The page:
By Ebba Holmström

Contrasts and contradictions. On 10 December 2019, the Ethiopian Prime Minister Abiy Ahmed received the Nobel Peace Prize for resolving the border conflict between Ethiopia and Eritrea. Less than one year later, he is waging a military operation in the Tigray region, northern Ethiopia. The recent events have caused many to ask how this could happen with such a promising peace-making leader. The situation is, however, far from uncomplicated and the underlying tensions have been boiling for some time.

In the beginning of November this year, security forces, loyal to the Tigray People’s Liberation Front (TPLF), attacked the Northern Command of the Ethiopian National Defense Force. Abiy Ahmed responded that the TPLF had “crossed a red line” and the government launched an airstrike against Tigray. Authorities shut down internet, telephone, and electricity services in the region and all forms of transportation were banned. On 26 November, Prime Minister Abiy began what he called the “final phase of the rule of law operations”, and the government ordered the National Defense Force to attack Mekelle, the Tigrayan regional capital. On November 28, the Prime Minister tweeted that they had taken command over Mekelle, however, it has been reported that there is still unrest in other parts of Tigray. Consequently, thousands of people have fled, and continue to flee, across the border to Sudan.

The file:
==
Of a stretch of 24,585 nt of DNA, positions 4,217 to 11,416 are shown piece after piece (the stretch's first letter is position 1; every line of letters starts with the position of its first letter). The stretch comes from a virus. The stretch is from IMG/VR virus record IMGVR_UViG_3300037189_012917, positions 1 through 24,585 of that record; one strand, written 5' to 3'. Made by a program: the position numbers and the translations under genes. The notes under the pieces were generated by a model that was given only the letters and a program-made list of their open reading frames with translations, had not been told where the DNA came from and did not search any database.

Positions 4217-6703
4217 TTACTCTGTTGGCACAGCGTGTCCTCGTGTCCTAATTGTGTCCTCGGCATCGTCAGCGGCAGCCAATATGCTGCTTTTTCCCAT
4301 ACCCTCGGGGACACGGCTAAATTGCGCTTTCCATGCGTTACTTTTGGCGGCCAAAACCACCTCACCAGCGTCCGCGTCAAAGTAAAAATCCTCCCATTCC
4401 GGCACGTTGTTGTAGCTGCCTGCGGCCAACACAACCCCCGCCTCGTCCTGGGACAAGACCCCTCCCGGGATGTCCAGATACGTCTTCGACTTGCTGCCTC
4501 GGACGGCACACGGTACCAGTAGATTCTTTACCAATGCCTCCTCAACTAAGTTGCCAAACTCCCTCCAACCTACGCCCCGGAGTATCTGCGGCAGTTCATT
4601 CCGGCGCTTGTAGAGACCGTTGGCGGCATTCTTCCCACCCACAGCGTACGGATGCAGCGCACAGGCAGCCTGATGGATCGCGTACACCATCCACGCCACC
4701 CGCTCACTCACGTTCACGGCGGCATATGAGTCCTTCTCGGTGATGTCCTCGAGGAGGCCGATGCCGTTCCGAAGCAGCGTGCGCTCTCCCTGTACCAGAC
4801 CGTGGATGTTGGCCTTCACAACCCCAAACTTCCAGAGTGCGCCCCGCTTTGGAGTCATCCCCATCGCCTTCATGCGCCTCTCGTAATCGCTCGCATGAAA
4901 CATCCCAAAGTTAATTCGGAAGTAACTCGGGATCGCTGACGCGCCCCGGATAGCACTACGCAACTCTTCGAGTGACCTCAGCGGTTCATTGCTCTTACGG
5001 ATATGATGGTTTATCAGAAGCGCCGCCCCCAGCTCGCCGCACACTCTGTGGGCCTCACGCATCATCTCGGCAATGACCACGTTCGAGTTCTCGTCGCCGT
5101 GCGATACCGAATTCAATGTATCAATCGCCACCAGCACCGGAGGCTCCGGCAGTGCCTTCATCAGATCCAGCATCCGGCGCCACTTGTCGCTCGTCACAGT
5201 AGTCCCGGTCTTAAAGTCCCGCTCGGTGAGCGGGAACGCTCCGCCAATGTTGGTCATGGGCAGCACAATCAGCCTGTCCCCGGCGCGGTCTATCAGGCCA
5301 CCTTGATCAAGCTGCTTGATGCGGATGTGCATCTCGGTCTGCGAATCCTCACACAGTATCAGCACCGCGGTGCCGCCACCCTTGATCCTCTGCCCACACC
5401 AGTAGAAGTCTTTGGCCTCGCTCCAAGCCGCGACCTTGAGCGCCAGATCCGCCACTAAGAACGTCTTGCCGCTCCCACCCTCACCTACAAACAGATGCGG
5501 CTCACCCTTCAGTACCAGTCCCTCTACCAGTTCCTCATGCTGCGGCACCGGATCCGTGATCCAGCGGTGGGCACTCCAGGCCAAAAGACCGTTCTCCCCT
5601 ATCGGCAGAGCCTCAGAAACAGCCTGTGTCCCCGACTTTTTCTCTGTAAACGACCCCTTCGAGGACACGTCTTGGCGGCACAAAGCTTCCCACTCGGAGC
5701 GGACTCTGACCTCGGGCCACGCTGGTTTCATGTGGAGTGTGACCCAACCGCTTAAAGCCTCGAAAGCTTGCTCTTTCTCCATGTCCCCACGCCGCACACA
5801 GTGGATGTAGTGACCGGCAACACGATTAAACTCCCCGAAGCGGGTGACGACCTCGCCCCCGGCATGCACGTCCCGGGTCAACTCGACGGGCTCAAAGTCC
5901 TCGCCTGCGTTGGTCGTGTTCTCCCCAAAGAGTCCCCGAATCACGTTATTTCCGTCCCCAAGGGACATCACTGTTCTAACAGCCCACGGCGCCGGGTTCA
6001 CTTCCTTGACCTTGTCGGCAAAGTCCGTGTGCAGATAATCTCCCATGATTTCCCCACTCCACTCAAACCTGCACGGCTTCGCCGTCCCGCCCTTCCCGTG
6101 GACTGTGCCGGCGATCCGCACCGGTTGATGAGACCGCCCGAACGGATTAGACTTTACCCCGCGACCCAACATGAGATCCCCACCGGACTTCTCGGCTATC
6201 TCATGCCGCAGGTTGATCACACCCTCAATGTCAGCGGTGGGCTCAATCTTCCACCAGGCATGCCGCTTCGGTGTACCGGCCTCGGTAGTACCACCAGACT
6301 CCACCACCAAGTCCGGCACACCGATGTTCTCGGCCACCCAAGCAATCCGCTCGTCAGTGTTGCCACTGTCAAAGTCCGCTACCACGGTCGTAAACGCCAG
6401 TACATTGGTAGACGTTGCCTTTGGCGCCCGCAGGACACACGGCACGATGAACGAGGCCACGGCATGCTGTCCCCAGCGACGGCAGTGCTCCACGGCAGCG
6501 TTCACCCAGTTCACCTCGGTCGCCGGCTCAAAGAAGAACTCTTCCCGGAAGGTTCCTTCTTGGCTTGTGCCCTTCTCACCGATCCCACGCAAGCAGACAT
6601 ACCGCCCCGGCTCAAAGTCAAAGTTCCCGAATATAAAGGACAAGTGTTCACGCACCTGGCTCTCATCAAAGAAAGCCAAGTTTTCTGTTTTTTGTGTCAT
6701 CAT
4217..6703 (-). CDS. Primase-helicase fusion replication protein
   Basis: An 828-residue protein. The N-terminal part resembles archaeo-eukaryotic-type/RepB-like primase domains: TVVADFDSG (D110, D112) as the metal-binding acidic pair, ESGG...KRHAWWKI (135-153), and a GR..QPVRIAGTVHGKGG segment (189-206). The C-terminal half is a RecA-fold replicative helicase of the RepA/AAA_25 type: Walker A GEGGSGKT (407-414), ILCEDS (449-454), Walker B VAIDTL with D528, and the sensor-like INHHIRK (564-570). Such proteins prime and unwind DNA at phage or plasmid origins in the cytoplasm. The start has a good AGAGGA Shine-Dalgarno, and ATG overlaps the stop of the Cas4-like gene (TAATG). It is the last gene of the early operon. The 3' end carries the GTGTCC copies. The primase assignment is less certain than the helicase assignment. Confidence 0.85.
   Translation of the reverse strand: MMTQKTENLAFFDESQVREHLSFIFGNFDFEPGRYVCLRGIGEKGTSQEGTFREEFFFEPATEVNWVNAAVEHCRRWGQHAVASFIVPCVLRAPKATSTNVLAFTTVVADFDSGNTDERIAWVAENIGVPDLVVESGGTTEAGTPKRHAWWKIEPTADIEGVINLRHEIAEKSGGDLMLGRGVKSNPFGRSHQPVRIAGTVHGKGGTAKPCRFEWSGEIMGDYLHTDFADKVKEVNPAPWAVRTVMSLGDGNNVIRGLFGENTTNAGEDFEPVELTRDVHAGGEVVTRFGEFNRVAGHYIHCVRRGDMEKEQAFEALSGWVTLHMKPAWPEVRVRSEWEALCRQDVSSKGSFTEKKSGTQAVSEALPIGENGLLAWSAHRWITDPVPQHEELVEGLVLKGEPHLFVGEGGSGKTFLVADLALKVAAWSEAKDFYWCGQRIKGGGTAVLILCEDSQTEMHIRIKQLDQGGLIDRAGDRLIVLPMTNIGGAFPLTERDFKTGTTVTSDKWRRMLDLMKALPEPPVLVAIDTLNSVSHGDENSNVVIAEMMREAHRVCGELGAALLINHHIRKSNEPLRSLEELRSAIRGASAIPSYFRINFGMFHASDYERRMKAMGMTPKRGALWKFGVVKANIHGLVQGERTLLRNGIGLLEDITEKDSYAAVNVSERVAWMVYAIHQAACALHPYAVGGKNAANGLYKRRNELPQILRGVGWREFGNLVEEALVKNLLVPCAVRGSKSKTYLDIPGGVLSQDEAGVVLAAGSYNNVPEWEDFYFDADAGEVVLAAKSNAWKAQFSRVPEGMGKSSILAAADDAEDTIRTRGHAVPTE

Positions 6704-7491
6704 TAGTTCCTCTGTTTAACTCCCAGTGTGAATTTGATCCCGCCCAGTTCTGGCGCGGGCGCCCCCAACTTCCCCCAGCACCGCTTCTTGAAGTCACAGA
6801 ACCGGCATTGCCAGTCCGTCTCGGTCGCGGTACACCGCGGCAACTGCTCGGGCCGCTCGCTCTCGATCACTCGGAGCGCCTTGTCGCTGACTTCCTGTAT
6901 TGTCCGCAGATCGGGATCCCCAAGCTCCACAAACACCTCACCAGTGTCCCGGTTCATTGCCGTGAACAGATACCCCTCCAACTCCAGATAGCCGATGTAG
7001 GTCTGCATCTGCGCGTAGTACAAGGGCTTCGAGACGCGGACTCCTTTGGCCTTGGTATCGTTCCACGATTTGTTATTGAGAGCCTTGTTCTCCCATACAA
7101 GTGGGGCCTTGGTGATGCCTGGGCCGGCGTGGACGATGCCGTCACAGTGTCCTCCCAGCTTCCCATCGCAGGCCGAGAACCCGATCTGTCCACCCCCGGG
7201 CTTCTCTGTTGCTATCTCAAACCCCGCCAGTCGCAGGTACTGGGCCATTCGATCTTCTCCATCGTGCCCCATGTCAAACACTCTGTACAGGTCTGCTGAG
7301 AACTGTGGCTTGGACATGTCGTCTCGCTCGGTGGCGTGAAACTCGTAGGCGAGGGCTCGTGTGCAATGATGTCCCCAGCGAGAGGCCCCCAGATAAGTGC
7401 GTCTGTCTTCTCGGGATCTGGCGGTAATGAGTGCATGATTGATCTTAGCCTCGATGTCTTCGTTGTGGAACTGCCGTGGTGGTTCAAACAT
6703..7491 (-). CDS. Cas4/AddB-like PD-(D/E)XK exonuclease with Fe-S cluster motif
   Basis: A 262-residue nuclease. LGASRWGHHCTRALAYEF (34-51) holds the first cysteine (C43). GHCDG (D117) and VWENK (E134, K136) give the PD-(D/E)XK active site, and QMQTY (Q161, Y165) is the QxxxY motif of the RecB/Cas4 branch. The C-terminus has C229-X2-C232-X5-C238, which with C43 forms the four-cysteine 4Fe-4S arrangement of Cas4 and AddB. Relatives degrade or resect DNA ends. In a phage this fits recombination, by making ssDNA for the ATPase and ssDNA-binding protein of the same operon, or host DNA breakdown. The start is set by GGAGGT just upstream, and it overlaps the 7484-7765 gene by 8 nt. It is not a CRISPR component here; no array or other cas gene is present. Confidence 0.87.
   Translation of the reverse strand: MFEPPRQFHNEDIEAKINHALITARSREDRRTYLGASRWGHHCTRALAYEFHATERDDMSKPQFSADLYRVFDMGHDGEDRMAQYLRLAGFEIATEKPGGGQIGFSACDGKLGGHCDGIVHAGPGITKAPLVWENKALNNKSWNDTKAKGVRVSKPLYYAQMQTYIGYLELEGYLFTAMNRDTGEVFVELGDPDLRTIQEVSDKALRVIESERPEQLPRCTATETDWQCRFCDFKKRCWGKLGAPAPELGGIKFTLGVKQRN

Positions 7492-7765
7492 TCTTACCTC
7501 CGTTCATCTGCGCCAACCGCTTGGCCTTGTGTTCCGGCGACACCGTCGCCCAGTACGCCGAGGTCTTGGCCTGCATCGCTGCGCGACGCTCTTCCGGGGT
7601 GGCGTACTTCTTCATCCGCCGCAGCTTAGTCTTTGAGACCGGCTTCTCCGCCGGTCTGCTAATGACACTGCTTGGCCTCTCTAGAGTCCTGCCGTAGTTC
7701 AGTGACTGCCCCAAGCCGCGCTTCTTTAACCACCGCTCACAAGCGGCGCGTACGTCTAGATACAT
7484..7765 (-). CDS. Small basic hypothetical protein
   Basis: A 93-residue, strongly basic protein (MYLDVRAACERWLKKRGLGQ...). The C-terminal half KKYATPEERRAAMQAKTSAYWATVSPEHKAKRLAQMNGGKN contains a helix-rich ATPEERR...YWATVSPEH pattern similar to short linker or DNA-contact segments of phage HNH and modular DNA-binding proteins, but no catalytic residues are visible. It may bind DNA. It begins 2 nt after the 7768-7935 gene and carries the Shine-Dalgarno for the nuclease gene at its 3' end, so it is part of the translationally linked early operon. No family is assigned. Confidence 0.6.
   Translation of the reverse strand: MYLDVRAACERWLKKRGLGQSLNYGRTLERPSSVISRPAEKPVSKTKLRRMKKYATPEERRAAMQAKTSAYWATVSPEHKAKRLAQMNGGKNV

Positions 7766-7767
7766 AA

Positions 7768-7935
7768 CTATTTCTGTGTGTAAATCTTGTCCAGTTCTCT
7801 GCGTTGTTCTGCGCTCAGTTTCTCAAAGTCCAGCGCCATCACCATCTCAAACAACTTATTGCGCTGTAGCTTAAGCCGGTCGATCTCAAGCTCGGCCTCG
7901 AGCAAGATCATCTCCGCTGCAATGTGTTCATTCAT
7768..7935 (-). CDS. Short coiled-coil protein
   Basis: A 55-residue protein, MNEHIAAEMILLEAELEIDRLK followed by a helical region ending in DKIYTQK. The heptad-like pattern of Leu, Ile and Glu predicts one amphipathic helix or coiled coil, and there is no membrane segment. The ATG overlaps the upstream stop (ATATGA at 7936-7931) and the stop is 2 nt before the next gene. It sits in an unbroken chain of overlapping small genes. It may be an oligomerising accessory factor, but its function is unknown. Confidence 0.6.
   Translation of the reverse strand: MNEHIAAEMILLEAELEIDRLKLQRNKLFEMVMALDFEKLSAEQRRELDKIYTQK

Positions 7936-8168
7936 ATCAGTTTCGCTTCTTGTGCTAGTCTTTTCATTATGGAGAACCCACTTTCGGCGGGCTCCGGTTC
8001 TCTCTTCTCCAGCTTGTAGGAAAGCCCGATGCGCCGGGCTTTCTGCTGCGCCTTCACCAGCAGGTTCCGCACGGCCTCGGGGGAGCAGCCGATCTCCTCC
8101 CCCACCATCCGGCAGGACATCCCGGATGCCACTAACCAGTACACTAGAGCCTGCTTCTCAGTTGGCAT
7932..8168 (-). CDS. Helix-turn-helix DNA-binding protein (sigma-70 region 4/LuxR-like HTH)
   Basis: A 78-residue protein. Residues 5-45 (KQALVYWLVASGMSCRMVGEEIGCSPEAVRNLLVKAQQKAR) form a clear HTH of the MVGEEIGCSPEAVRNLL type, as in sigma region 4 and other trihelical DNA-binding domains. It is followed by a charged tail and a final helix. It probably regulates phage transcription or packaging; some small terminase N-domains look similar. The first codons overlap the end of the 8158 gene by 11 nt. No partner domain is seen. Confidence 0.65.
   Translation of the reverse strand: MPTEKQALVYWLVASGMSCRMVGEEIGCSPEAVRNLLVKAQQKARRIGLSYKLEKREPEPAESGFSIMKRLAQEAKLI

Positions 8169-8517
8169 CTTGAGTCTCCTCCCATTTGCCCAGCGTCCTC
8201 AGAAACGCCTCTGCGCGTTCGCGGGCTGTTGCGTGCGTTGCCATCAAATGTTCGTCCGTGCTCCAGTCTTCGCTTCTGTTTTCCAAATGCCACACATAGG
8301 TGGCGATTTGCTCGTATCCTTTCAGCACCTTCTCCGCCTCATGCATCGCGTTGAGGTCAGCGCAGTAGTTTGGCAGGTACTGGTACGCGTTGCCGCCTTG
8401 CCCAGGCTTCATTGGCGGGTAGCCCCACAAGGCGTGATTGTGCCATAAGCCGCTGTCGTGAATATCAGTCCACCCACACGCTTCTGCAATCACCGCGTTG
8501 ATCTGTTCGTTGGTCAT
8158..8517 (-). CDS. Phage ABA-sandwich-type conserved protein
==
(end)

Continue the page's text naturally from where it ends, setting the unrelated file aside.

The TPLF was part of the ruling coalition Ethiopian People’s Revolutionary Democratic Front (EPRDF) that governed Ethiopia for 27 years. In 1991, the authoritarian Derg regime was overthrown by the EPRDF, orchestrated by TPLF leader Meles Zenawi. Following the coup, Zenawi became the new head of state and turned Ethiopia into a federation of self-governing regional states based on ethnicity and language. The EPRDF coalition included four parties that represented different ethnic groups; Amhara, Oromo, Tigray and the people of Southern Ethiopia. At the 2007 census, Tigray constituted 6 percent of Ethiopia’s population, in comparison to Oromo with 34.5 percent and Amhara with 26.9 percent. Considering this, many of Ethiopia’s other ethnic groups have often claimed that the Tigrayans, through TPLF, had a disproportionately large influence on the Ethiopian government.